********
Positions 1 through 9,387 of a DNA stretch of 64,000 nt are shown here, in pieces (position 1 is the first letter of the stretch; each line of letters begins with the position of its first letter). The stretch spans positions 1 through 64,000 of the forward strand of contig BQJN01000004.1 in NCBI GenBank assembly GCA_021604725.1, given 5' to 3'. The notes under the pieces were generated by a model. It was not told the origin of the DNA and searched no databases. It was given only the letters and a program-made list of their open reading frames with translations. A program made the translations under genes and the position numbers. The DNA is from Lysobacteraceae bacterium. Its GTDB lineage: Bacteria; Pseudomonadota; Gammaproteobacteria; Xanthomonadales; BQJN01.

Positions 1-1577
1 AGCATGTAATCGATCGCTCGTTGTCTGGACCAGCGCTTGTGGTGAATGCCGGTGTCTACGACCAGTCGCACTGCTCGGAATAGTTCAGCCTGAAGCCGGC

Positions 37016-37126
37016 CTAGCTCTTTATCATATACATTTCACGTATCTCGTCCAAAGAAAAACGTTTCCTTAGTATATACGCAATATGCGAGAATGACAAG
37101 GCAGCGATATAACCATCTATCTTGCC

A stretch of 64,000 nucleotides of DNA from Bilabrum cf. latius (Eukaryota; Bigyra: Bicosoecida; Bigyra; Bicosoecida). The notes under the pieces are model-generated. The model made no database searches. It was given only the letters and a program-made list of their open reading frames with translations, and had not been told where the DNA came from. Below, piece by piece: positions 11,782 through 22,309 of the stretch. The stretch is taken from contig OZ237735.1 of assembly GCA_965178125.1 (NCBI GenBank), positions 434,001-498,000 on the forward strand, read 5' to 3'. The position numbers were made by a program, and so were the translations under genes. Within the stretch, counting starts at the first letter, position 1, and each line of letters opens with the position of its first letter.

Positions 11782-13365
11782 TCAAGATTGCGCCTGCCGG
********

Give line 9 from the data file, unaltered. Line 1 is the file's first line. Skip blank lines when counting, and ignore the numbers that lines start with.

11782 TCAAGATTGCGCCTGCCGG